Chapter 7, Section 1 - Mineral Resources
Ore - A natural mineral deposit from which metals and nonmetals may be profitably removed.
- Can be found either as native elements or in compounds.
- Formed in various ways...
- By Cooling Magma
By Contact Metamorphism
- Dense metallic minerals sink as magma cools => form a layer at the bottom of the magma chamber.
- ex. - ores of Cr, Ni, Pb
By Moving Water
- Heat & chemical reactions can change rock to form ores.
- Hot fluids flowing through cracks (hydrothermal solutions) can dissolve away some minerals and leave others to form veins (narrow zones) of ores.
- Lode - An ore deposit where many thick veins form in a relatively small area.
- ex. - ores of Au, Ag, Sn, Pb, Cu
- As rock is weathered, small fragments of native elements can be released.
- The fragments are carried by water until the current grows too weak, and they are deposited.
- Placer Deposit - A deposit that contains a valuable mineral that has been concentrated by mechanical sorting.
- ex. - Au
Uses of Mineral Resources
- Gemstone - A mineral, rock or organic material that can be cut and polished for use as jewelry.
- Examples of common mineral uses...
| Metallic Minerals|| Uses|
| Hematite & Magnetite (iron)|| for making steel|
| Galena (lead)|| in car batteries, in solder |
| Gold, Silver, Platinum || in electronics and dental work; as coins, jewelry, eating utensils and bowls|
| Chalcopyrite (copper)|| as wiring; in coins and jewelry; as building ornaments |
| Sphalerite (zinc)|| for making brass and galvanized steel |
| Nonmetallic Minerals||Uses |
| Diamond (carbon)|| in drill bits and saws (industrial grade); in jewelry (gemstone quality)|
| Graphite (carbon)|| in pencils, paint, lubricants, and batteries|
| Calcite|| in cement; as building stone |
| Halite (salt)|| for food preparation and preservation |
| Kaolinite (clay)|| in ceramics, paper, cement and bricks |
| Quartz (sand)|| in glass and computer chips |
| Sulfur || in gunpowder, medicines and rubber |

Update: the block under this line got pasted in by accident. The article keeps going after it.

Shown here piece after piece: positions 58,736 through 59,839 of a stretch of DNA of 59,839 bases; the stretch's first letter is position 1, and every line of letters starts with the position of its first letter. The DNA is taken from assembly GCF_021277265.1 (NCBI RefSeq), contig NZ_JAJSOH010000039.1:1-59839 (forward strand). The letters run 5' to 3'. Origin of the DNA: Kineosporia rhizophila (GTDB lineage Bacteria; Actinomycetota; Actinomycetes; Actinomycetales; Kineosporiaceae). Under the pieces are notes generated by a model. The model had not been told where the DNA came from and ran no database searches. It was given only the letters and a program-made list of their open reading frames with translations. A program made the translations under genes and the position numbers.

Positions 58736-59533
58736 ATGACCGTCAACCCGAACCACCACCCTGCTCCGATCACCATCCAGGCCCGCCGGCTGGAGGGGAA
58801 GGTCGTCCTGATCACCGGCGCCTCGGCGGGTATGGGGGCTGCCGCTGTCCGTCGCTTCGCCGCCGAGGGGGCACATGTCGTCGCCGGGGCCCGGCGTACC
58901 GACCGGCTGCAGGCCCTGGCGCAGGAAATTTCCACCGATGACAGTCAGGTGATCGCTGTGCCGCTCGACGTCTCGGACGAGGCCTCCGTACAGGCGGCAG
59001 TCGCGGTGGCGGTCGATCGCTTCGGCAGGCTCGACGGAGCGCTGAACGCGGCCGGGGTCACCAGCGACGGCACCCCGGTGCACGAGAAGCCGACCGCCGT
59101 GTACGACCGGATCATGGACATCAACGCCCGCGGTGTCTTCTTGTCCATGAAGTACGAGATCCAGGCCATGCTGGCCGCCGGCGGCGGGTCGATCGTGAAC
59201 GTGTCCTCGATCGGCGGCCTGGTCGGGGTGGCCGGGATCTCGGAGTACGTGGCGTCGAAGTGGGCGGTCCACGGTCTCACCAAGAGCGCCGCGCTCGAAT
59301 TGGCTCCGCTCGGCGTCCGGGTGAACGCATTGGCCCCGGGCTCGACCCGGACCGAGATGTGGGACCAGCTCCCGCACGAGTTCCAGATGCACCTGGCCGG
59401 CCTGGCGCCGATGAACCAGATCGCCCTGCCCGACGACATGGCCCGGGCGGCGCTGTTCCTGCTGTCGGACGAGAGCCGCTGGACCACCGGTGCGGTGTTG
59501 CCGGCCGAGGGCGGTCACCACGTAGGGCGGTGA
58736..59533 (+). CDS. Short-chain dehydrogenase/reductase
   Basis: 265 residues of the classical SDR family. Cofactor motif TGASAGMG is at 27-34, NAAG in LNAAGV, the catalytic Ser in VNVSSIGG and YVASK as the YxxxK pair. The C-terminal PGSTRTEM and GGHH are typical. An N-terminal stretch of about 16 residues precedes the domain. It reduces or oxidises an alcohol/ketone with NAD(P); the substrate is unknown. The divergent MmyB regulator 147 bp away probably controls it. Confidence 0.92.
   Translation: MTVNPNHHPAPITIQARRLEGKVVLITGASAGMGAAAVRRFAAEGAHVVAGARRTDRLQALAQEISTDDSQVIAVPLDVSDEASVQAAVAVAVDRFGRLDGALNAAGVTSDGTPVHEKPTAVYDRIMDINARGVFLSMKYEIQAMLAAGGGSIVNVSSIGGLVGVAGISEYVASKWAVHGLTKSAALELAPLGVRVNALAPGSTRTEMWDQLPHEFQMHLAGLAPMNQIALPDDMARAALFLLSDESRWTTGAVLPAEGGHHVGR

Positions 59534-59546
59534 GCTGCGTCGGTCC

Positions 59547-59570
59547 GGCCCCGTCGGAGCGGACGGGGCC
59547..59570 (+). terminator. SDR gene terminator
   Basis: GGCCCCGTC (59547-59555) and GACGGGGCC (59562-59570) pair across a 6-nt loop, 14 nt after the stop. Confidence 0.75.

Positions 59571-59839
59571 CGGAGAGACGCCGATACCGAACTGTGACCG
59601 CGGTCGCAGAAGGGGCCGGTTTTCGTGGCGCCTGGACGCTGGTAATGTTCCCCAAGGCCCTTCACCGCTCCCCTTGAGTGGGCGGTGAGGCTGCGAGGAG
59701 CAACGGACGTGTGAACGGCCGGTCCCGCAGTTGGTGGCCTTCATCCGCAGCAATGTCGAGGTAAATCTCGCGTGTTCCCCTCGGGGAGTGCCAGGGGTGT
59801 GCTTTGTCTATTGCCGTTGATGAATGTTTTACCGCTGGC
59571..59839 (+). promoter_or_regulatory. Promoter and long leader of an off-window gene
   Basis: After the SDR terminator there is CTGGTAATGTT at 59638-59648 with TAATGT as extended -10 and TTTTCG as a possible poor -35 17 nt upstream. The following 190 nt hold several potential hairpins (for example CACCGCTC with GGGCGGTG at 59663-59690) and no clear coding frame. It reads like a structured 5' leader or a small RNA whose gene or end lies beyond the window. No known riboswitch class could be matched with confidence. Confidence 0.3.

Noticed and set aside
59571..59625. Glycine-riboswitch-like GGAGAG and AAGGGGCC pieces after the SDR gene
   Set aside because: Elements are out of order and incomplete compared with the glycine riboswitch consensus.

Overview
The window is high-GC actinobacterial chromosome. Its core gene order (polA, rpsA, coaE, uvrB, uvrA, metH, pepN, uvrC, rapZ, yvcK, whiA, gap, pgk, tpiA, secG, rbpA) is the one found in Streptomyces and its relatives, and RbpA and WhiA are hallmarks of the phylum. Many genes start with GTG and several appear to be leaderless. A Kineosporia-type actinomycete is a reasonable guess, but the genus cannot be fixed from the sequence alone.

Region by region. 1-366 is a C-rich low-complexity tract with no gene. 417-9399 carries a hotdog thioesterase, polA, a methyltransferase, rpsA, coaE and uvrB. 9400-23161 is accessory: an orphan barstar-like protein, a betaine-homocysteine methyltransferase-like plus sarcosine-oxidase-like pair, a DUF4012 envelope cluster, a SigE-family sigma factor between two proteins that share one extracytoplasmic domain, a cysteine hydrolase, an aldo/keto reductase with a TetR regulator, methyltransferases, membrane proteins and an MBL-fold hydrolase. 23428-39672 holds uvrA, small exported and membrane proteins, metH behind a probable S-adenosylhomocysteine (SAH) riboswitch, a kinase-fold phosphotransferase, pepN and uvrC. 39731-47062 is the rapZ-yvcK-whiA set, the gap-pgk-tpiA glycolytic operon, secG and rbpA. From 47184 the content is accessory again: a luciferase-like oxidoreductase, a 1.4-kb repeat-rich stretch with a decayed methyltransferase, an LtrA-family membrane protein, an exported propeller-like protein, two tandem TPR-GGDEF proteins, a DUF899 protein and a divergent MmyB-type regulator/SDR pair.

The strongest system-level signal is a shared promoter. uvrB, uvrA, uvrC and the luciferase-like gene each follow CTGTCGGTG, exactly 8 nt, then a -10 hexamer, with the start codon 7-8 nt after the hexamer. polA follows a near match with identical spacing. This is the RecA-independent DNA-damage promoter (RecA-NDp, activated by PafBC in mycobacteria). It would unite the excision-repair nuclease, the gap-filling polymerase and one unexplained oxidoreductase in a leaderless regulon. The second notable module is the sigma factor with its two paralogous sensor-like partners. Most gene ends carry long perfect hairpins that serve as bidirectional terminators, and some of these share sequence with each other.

| Gypsum|| in plaster and wallboard |
Mineral Exploration & Mining
- An area is considered for mining if it contains 100 to 1000 times the concentration of desired minerals found elsewhere.
- Mineral deposits are located and identified by...
- Studying local geology: patterns in magnetism, gravity, radioactivity, and rock color.
- Testing rock samples for composition.
- Types of Mining...
- Subsurface Mining [video]
- Miners work underground to locate and recover minerals.
- Surface Mining
- Overlying material is stripped away to reveal mineral deposits.
- Placer Mining
- Floating barges dredge up sediments and separate out the denser minerals.
- Remaining sediment is released into the water.
- Undersea Mining
- Nodules (lumps of Fe, Mn, Ni) form on the ocean floor.
- Difficult to mine due to location. (Minerals on land are less expensive to mine.)
Chapter 7, Section 2 - Nonrenewable Energy
Nonrenewable Resource - A resource that forms at a rate much slower than the rate at which it is consumed.
Fossil Fuel - A nonrenewable energy source formed from the remains of organisms that lived long ago.
- Composed mainly of hydrocarbons (compounds of H and C), which store energy converted from sunlight.
- Petroleum (Oil)
- Natural Gas
- The remains of ancient plants that undergo the process of carbonization to form coal.
- Partially decomposed plant matter is buried and compressed to form peat.
- Methane (CH4) and carbon dioxide (CO2) are released until mainly carbon remains. (In the absence of oxygen.)
- As sediments are added on top, water and gases are squeezed out, peat is converted into lignite (brown coal).
- With more heat and pressure, lignite changes into bituminous coal (soft coal), which is 80% carbon.
- Folding of the crust creates enough heat and pressure to convert bituminous coal into anthracite coal (hard coal), which is 90% carbon.
- All of these can be used as energy sources.
- Bituminous is the most abundant.
- Anthracite releases the most energy.
Petroleum & Natural Gas
- Made up of hydrocarbons; petroleum (a.k.a.: oil) is in liquid form, natural gas is in gaseous form.
- Formed from dead plants and microorganisms that were buried by sediments in oceans, lakes and seas. Heat and pressure converted the remains into petroleum and natural gas.
- Usually mined from permeable sedimentary rocks. (Rock with spaces for fluids to flow through.)
Pg. 190-191 #5-24, 34-36.